By Nicole Hennessy
Everyone loves a good doomsday prophecy. Logical thinkers realize the world won’t end on Dec. 21, 2012, but there is a certain novelty that comes along with indulging in an incredibly advanced ancient population with a calendar capable of telling the future.
Susannah Hamm, science and technology specialist at the Cuyahoga County Public Library’s Parma South branch, will be giving a lecture called “Mayan Calendar in the Sky” at the Bay Village Branch Library Nov. 28.
Hamm has always been interested in astronomy and began researching the Mayans – in particular, how they were able to make their calendar.
“Because of this looming December 21st date,” she said, emphasizing the word “looming,” “I thought people would be as interested in it as I was.”
Without telescopes or even binoculars, all Mayan astronomy was done with just their eyes. For hundreds of years, they’d track planets, noting when Venus rose and set or tracking Mars, creating extremely accurate calendars that pinpoint where in the galaxy the earth was or will be.
Hamm finds every aspect of Mayan culture interesting – their elaborate cities and the pyramids they were able to construct, as well as their hieroglyphic writing and, of course, their calendar.
There are references in their writings to a god getting dressed on Dec. 21. “I don’t think that’s that ominous,” Hamm laughed. She also said that a lot of people feel that the calendar will reset.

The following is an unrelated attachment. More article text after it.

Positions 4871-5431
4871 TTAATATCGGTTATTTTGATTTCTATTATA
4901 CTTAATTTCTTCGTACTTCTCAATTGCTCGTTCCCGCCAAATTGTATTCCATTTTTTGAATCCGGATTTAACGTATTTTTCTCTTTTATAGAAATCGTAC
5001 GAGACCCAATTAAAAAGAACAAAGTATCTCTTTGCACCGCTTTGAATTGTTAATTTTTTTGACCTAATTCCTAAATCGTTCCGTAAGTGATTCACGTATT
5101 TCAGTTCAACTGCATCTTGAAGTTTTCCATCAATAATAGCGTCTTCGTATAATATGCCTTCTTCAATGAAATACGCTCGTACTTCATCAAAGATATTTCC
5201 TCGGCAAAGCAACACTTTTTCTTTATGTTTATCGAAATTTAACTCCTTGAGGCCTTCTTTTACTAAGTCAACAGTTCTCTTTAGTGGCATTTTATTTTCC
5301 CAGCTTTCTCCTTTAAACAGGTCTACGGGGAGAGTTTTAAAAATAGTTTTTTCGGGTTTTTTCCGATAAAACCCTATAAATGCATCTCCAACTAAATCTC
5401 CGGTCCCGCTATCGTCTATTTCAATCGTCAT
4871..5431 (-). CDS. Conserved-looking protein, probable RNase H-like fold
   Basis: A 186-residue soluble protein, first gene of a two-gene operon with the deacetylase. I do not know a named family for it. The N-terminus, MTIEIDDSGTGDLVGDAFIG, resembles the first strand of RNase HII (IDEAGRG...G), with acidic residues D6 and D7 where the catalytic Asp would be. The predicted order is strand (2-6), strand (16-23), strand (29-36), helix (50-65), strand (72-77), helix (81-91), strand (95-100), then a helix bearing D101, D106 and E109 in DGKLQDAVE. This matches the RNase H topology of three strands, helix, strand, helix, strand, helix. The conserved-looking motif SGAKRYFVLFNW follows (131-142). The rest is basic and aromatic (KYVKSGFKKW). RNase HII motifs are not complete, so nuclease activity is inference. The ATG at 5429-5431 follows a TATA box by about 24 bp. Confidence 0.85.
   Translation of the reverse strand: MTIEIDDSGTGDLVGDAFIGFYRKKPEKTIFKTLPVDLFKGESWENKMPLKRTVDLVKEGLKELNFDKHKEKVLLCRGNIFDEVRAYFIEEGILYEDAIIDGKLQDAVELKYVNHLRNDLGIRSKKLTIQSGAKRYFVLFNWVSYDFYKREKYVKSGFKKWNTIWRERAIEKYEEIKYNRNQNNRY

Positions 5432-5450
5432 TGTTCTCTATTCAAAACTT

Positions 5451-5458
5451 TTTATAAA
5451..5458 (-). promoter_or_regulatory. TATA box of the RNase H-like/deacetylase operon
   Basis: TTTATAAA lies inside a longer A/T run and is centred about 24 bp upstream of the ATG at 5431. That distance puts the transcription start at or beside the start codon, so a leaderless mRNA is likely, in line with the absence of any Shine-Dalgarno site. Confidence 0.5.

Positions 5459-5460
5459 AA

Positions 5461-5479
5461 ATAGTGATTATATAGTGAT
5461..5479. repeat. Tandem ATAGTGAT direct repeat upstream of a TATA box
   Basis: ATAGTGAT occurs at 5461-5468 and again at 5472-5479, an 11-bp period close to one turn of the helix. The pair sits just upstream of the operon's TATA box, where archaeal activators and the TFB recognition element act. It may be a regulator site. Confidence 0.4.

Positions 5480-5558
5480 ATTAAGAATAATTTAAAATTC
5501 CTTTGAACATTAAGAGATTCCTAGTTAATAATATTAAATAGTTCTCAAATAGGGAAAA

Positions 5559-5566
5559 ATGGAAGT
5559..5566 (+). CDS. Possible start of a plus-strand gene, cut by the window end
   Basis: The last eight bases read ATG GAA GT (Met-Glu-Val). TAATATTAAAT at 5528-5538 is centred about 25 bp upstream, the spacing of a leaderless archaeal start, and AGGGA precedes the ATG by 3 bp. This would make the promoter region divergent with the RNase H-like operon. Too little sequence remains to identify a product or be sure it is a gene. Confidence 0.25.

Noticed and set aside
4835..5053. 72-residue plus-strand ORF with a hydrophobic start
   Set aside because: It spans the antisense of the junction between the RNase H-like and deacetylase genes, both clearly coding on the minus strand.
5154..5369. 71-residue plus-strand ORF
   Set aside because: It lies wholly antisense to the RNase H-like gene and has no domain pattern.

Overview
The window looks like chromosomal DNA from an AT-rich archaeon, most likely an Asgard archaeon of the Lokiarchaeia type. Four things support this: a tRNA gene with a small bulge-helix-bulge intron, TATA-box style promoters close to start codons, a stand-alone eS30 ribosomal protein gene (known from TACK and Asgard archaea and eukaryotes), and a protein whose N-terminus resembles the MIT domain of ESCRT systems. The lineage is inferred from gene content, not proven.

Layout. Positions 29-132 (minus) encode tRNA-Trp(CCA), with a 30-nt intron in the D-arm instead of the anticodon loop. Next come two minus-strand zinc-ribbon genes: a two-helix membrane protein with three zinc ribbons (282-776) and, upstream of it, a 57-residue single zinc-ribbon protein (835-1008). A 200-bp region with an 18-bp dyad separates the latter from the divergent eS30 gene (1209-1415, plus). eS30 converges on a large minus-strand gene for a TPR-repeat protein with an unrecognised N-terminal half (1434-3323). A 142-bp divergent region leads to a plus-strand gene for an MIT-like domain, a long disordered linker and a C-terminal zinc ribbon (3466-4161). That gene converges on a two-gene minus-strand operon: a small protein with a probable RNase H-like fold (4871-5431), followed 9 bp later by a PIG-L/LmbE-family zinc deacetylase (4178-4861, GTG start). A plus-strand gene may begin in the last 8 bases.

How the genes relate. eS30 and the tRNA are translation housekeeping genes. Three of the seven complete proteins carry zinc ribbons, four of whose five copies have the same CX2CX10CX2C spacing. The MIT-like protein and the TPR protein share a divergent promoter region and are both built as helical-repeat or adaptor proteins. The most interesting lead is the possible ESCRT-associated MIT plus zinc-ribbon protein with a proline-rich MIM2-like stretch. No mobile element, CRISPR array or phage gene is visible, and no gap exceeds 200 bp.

She said it’s “really a system of numbering things. We think of a calendar as something we hang on a wall and mark off dates.”
She’s also incorporated into her research a recent interview she saw in which a Mayan shaman talked about how he felt during this time the Earth would be cut off from the center of the galaxy and we would be cut off from our past, and it would be a time of great growth, change and betterment.
She says there’s no indication of any sort of cataclysmic planetary event next month, but she likes to talk about this stuff because it is an interesting way to talk to people about history and science.
The only thing that will happen on Dec. 21 is the winter solstice, the shortest day of every year.
“Some people find these days kind of spiritual,” said Hamm. Some people enjoy observing and honoring the heavens.
At her lecture, she hopes attendees learn more about who the Mayans were and who they are today. She said people are always surprised to find out they didn’t completely die off. Also, she talks about their mathematical techniques and how they used the planets to predict cosmic events.
“It captures people’s imaginations,” she said of Mayan culture and its predictions. “It’s very interesting to think about these people who were very colorful, advanced, artistic, creative people.”
She added that many cultures and people have predicted the end of the world or rebirths, and there’s never been one, “so it’s curious to think about why particularly this date and particularly these people are what people are catching on to.”
SIDE BAR: Nov. 28 from 7 to 9 p.m., Susannah Hamm, science and technology specialist at the Cuyahoga County Public Library’s Parma South branch, will give a lecture called “Mayan Calendar in the Sky” at the Bay Village Branch Library. Registration is encouraged. The library’s phone number is 440-871-6392.